The Nina Wang case captivated Asia in much the same way the Brooke Astor case made headlines in New York last year. Only, instead of questions surrounding whether a multi-millionaire’s will was invalid, the Nina Wang case involved whether Tony Chan Chun-chuen forged the will of Asia’s richest woman, to the tune of about thirteen billion dollars, according to some estimates. She died at age 69 in 2007.
The case raged for months, and The Probate Lawyer Blog featured several articles about it. The Hong Kong judge carefully deliberated since closing arguments took place in late September. Earlier today, the High Court released the 326-page ruling that declared Wang’s 2006 will to be a forgery.
Tony Chan contended that Wang had left him her fortune because, rather than being a mere feng shui adviser for her, he was also her secret lover. Of course, he was married during the affair. And he was 20 years younger than she was.
Lawyers for the Wang family and charities (the vast majority of her fortune from the prior will, in 2002, was earmarked for charity), said Chan forged the new will. They also claimed, alternatively, that Chan had tricked her into signing it by declaring it to be a “feng shui will” that he was supposed to destroy as part of a ceremony to help extend her life.
If you’re interested, you can read the Court’s decision here (don’t worry, the helpful Hong Kong Court also provided a much shorter summary of the long legal document which is also available through the same link). Here are the highlights:
Nina Wang did have an intimate relationship with Tony Chan, but she wanted to keep it a secret. Despite giving him lavish gifts and payments of money, she didn’t want to give him her entire fortune.
Rather, she held true to her wishes in the 2002 will, leaving most of her wealth to charity.
Wang did, in fact, sign a new document in 2006. But it wasn’t the will Tony Chan said it was. No — that one was forged . . . through a “highly skilled simulation”. Instead, Wang signed a Specific Bequest Will leaving Chan $10 million (poor guy).
The Judge didn’t find Chan believable — pointing to his criminal past, among other reasons. Chan lied and withheld relevant information from the Court, the Judge said. And, the 2006 will was written in English, not Chinese like the 2002 will.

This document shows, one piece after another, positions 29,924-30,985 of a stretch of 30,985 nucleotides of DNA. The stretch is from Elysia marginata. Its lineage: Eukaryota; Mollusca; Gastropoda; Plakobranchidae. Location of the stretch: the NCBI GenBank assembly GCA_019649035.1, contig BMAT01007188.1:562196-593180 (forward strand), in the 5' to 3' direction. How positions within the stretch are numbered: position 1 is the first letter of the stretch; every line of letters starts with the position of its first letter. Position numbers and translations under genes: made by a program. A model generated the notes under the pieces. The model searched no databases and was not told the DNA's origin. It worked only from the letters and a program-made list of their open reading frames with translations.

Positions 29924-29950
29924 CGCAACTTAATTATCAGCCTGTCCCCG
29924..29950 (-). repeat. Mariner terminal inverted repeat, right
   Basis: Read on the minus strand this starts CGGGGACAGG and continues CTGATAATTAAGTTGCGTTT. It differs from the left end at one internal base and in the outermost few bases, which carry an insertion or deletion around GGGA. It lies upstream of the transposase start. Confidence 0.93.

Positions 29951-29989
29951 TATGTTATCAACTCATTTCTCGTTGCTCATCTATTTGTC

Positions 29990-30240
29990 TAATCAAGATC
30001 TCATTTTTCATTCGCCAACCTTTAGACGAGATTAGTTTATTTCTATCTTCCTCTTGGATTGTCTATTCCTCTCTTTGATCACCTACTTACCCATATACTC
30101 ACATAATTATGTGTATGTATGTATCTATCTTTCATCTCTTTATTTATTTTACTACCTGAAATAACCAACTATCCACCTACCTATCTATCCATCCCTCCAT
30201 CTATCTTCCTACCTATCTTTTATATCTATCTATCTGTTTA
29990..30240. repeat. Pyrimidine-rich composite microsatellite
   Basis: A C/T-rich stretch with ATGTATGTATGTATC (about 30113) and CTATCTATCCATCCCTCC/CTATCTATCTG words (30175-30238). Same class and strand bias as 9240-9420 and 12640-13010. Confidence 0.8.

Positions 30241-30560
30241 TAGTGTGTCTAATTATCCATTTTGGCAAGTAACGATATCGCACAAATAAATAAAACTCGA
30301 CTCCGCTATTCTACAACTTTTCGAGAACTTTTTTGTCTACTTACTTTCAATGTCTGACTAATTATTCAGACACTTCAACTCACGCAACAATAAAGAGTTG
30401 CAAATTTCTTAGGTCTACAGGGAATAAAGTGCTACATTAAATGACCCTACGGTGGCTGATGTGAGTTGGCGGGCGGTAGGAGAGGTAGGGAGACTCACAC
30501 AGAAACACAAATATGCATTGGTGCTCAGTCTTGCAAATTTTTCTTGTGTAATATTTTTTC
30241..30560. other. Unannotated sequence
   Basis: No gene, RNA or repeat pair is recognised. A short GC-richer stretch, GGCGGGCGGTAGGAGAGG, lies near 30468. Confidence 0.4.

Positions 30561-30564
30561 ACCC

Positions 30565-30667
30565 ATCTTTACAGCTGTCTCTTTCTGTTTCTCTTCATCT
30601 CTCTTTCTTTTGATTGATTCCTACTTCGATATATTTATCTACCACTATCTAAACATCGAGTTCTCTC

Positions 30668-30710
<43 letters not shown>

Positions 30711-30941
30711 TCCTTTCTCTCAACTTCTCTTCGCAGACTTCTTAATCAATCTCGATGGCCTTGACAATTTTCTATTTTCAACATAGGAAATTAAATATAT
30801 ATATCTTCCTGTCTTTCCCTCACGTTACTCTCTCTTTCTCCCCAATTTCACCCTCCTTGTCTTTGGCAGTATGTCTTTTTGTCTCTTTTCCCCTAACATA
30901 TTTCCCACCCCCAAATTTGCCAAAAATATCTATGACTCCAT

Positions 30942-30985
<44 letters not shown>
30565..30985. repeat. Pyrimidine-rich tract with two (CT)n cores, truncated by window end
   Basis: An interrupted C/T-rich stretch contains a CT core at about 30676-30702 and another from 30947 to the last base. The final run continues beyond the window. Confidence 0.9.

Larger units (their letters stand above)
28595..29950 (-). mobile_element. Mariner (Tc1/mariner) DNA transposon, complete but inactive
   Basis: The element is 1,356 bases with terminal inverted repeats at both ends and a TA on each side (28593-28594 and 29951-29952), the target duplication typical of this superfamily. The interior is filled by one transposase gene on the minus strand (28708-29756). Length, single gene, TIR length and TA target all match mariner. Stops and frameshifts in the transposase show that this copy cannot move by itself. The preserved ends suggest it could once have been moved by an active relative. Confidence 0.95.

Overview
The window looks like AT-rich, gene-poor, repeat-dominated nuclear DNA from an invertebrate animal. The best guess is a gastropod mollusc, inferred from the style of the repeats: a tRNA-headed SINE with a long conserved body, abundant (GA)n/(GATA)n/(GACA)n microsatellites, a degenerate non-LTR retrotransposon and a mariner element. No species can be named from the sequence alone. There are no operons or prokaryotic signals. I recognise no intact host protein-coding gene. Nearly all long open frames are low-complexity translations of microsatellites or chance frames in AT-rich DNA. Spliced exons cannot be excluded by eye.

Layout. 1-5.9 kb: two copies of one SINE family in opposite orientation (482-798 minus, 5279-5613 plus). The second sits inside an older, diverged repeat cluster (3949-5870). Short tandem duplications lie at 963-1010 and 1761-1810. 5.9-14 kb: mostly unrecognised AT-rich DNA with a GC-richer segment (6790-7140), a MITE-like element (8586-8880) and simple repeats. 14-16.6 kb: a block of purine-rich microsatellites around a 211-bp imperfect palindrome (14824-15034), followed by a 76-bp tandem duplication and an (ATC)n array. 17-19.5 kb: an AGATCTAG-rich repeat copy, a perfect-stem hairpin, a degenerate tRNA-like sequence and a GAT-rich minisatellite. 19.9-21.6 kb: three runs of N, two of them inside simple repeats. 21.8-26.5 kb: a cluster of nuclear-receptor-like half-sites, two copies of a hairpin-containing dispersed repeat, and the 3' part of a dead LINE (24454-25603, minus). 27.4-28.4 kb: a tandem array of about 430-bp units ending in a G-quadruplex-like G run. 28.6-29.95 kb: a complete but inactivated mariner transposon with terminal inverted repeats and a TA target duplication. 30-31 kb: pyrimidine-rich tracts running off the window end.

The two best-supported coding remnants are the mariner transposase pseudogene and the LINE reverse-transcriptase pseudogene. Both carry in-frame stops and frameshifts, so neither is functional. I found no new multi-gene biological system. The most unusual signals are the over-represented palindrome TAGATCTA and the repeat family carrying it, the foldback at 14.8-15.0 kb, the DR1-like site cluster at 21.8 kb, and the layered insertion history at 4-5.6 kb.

The judge also said he didn’t believe Chan’s wife either, who also offered testimony to support the validity of the 2006 will.
Chan’s lawyer already promised an appeal. But, Chan has other concerns in the meantime. Chan may be referred for criminal prosecution based on the finding of forgery. And he won’t even have the $10 million from the “Specific Bequest Will”. That partial will wasn’t located and Chan didn’t offer it for admission to the Court. So he may not even get that amount.
The real irony here is that Chan’s path is eerily similar to Nina Wang’s. Her husband was kidnapped in 1990 and was never found. (In fact, that’s how she met Chan — he was supposed to help locate her husband). After Wang’s husband was declared dead, the father-in-law challenged the will that left Nina Wang everything.
And, just like in this case, the will was found to be a forgery and Nina Wang was charged criminally.
But, Nina Wang ultimately won on appeal and was exonerated. She inherited her husband’s fortune, despite originally losing her case. Will her feng shui master/former lover be as lucky on appeal?
Feb 4, 2010 Update — Tony Chan has been arrested because of the ruling. Read the story here.
Posted by: Author and probate attorney Andrew W. Mayoras, co-author of Trial & Heirs: Famous Fortune Fights! and co-founder and shareholder of The Center for Probate Litigation and The Center for Elder Law in metro-Detroit, Michigan, which concentrate in probate litigation, estate planning, and elder law. You can email him at awmayoras @ trialandheirs.com.